Discern Your Call

In this first review, I will be posting about Jason K. Allen’s “Discerning Your Call To Ministry: How To Know For Sure And What To Do About It” released by Moody Publishers.

***Disclaimer: I received this book for free. I am not paid for this review, and will include my honest thoughts whether positive or negative.

Discerning Your Call by Dr. Jason Allen is a timely work providing pointed, tough, and provoking questions for those already in ministry, seminary students looking to serve, and those who may be sensing an initial call.

Discernment of calling begins with understanding. This undergirds the entire book. For ministers to engage and examine their character and “spiritual vitality”, they must first understand the nature of the calling. Allen uses this time to explain the difference between being “called to minister” (which all Christians are charged with doing), “called to ministry” (where he states one does not need to meet the qualifications given in First Timothy 3), and “called to the ministry”, that is, taking the charge to teach and preach God’s Word faithfully (though it seems preaching and teaching are one in the same for Allen). Once the reader understands the differences in “calling”, and possesses a sense of confidence in God’s movement within their lives, Allen then urges the reader to press through the book.

The calling itself requires sacrifices some are not willing to make, and that is okay. He takes the reader through the initial sense of the call by God, through a series of characteristics based First Timothy 3:1-7. Then he proposes ten (10) questions to help the reader navigate uncertain waters of “discerning the call to ministry.” These questions address:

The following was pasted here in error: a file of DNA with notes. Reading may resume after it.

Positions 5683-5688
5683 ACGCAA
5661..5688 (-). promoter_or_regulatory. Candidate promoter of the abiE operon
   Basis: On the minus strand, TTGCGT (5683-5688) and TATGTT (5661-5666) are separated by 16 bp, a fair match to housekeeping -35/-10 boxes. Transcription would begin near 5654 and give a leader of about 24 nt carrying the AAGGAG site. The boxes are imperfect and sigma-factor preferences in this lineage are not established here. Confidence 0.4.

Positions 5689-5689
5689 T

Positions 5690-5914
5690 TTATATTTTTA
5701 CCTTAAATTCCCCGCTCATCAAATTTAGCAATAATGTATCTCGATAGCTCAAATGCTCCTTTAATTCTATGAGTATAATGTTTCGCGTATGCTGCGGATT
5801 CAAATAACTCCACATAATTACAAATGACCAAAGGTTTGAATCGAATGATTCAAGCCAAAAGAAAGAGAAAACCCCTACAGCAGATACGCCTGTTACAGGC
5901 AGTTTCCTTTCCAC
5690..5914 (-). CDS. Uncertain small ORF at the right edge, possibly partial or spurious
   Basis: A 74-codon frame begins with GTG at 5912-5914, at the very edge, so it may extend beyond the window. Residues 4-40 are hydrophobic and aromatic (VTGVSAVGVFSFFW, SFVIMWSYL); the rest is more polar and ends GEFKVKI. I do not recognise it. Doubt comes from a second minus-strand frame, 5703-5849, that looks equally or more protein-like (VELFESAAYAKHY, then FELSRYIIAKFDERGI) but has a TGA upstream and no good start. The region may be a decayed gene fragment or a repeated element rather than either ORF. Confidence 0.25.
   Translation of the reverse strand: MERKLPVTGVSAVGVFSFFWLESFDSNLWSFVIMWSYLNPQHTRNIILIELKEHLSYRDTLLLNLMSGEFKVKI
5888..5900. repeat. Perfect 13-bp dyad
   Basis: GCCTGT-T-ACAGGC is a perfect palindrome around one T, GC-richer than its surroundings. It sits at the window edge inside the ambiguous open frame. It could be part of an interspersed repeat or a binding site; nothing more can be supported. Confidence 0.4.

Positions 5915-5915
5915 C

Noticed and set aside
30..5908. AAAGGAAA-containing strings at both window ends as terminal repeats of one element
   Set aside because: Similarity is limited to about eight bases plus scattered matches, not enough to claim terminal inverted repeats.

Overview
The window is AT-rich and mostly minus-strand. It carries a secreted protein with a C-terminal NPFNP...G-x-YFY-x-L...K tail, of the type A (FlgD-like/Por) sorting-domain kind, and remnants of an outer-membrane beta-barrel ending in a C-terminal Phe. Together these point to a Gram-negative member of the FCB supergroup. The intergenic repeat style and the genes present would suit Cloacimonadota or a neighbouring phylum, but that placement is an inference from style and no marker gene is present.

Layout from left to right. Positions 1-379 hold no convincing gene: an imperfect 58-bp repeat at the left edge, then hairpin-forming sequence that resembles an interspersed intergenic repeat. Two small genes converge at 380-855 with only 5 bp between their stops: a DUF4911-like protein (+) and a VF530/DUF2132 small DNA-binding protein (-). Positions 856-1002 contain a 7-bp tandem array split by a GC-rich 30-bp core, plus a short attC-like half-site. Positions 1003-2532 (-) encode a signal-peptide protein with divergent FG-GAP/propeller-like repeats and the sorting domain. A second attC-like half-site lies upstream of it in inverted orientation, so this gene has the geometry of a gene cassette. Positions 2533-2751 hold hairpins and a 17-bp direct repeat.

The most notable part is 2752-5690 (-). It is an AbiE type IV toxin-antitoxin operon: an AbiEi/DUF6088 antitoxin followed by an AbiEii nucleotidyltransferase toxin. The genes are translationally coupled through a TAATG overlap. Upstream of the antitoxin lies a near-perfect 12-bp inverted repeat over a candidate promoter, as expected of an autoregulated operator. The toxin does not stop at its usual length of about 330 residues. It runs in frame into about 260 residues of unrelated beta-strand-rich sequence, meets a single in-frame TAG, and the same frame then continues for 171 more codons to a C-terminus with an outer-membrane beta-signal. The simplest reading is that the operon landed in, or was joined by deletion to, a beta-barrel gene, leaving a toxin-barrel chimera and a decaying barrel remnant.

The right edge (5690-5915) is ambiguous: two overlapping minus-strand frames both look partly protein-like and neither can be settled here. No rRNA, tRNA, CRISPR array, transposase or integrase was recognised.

1. Do you desire to minister?
  2. Do you love the people of God?
  3. Do you desire to see the salvation of people around you?
  4. Does your current church affirm your calling?
  5. What fruit are you bearing?
  6. Are you willing to defend the faith
  7. Are you willing to surrender?
  8. Do you match up to God’s character standards?
  9. Are you gifted to preach and teach God’s Word?
  10. (If married and with children) Is your house under control? Or, if single, one might say are you under control and “above reproach”?

An appreciation for Allen’s usage of Scripture should also be mentioned. Though short in nature, Allen uses key passages to address key points. One might also appreciate the quantity of references. Ordinarily, Scripture in Christian books might be overused (nothing against this, but can become distracting to the message of the book). However, Allen uses enough to ensure his point is made and that the passages speak directly to what he is striving to communicate.

He concludes the book with advice. Advice to the seminary student sensing the pressing call to ministry to choose the right seminary, invest in people, and gain as much as possible “from the well” as possible. Allen also encourages seminarians to invest in a local church and serve wherever applicable. On the flip side, he also encourages those who no longer since God’s calling to full-time ministry to seek counsel from their pastor, to pray, and always seek the will of God.

Thankfully, this book is not full of theological jargon only those with PhDs would understand. Written to the every day reader, Allen puts forth a clear work to help those pondering God’s call find answers to tough, pointed questions.

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